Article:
Modernity's fascination with the myth of Dionysus. Questions of agency, identity and community, and psychological integrity and the modern constitution of the self. Manifestations of Dionysus in literature, anthropology, and music; the Apollonian-Dionysiac dichotomy; twentieth-century variations of these themes in psychoanalysis, surrealism, and magical realism.  HUTr
Th 1:30pm-3:20pm

LITR 242a / ANTH 237a / GMAN 233a / HUMS 225a / PHIL 219a, Karl Marx's CapitalStaff

A careful reading of Karl Marx's classic critique of capitalism, Capital volume 1, a work of philosophy, political economy, and critical social theory that has had a significant global readership for over 150 years. Selected readings also from Capital volumes 2 and 3.  HU0 Course cr

* LITR 244a / FILM 205a / GMAN 205a / HUMS 160a, The Question of Technology in Continental TheoryStaff

In Greek mythology, Niobe is the queen of Thebes and mother of six daughters and six sons. She rebelled against the gods and was severely punished for it: her children were killed and she herself was petrified in eternal mourning. In Walter Benjamin's much-discussed essay "On the Critique of Violence", Niobe's fate is a memorial to a mythical violence that has never been overcome. According to Benjamin, this violence today is linked to an instrumental approach to technology. In the seminar, we discuss media and technology philosophical approaches by Benjamin, Heidegger, Simondon, Haraway, Chude-Sokei, among others, but also texts by Kant, in order to explore the question of how we should understand the entanglement of melancholy, violence and an instrumental understanding of technology. Furthermore, we discuss how this link between violence, technology and melancholy can be resolved from the perspective of Benjamin's critique of violence.  HU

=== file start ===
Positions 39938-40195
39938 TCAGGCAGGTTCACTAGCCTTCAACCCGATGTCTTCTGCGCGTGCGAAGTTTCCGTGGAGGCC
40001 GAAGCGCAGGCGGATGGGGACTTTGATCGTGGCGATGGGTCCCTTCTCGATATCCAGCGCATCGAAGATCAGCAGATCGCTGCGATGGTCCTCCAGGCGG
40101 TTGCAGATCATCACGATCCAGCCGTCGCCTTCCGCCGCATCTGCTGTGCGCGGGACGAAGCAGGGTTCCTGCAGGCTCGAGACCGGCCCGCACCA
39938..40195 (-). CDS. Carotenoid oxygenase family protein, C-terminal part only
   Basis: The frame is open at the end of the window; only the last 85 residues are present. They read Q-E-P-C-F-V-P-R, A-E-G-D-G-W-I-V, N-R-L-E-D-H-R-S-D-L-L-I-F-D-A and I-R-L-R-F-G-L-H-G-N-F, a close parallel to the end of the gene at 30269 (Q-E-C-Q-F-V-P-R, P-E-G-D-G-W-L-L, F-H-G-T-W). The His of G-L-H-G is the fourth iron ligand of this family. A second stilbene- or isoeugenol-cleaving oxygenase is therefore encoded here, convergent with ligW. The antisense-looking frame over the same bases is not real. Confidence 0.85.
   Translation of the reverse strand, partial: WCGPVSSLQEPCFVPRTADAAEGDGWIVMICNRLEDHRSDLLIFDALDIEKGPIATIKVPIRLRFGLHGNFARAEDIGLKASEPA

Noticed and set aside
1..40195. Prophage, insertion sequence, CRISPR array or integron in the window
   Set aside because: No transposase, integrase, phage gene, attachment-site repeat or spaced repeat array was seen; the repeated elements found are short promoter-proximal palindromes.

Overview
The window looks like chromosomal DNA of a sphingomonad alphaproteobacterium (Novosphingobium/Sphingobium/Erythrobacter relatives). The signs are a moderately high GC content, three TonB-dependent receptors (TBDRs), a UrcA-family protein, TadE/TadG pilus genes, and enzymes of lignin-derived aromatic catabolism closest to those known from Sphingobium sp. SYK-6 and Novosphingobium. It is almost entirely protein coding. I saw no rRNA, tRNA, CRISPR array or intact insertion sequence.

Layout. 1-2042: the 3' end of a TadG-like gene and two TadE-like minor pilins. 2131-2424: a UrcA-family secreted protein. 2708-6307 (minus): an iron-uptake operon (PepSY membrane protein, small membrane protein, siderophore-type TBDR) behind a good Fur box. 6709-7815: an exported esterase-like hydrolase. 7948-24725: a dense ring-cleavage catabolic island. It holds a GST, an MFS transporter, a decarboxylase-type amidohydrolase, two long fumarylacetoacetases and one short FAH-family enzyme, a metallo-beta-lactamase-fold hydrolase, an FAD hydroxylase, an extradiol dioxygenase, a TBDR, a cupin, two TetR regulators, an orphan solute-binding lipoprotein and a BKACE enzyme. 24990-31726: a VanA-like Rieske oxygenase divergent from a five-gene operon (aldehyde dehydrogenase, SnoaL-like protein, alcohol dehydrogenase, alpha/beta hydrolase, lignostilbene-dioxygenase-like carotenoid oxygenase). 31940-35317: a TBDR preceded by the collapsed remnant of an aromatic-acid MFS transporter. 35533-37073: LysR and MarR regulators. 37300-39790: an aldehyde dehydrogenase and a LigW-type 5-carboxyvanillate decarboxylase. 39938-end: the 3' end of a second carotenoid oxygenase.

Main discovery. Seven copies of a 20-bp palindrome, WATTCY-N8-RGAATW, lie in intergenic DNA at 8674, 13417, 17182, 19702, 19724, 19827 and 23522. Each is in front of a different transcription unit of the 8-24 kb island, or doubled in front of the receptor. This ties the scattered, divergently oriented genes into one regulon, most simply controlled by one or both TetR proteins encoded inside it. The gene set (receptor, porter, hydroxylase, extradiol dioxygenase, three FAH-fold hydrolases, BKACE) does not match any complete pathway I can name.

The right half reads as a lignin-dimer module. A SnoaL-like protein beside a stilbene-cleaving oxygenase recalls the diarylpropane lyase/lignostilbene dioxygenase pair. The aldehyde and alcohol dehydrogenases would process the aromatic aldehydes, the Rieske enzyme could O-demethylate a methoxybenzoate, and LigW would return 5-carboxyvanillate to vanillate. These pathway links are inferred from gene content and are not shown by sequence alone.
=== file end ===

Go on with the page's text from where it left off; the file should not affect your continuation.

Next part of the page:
W 1:30pm-3:20pm

* LITR 251a / EALL 265a / EAST 253a, Japanese Literature after 1970Paul McQuade

This course is an introduction to Japanese literature written in the last fifty years, with a focus on women writers. We read poetry and prose featuring mothers, daughters, and lovers, novels that follow convenience and thrift store workers, and poetry about factory girls. Our reading takes us from the daily grind of contemporary Tokyo to dystopian futures, from 1970s suburbia to surreal dreamscapes. We attend carefully to the ways in which different writers craft their works and, in particular, to their representation of feelings and affects. Whether the dull ache of loneliness, the oppression of boredom or the heavy weight of fatigue, it is often something about the mood of a work–rather than its narrative–that leaves a distinct impression. We develop the tools to analyze and discuss this sense of distinctness, as well as discover ways to stage connections and comparisons between the works we read.   HUTr
TTh 11:35am-12:50pm

* LITR 256a / CPLT 657a / PORT 352a / PORT 652a, Clarice Lispector: The Short StoriesKenneth David Jackson

This course is a seminar on the complete short stories of Clarice Lispector (1920-1977), a master of the genre and one of the major authors of twentieth-century Brazil known for existentialism, mysticism and feminism.  WR, HUTr
W 3:30pm-5:20pm

* LITR 264b / GMAN 212b / HUMS 159b, The Art of FailureGabrielle Reid and Kirk Wetters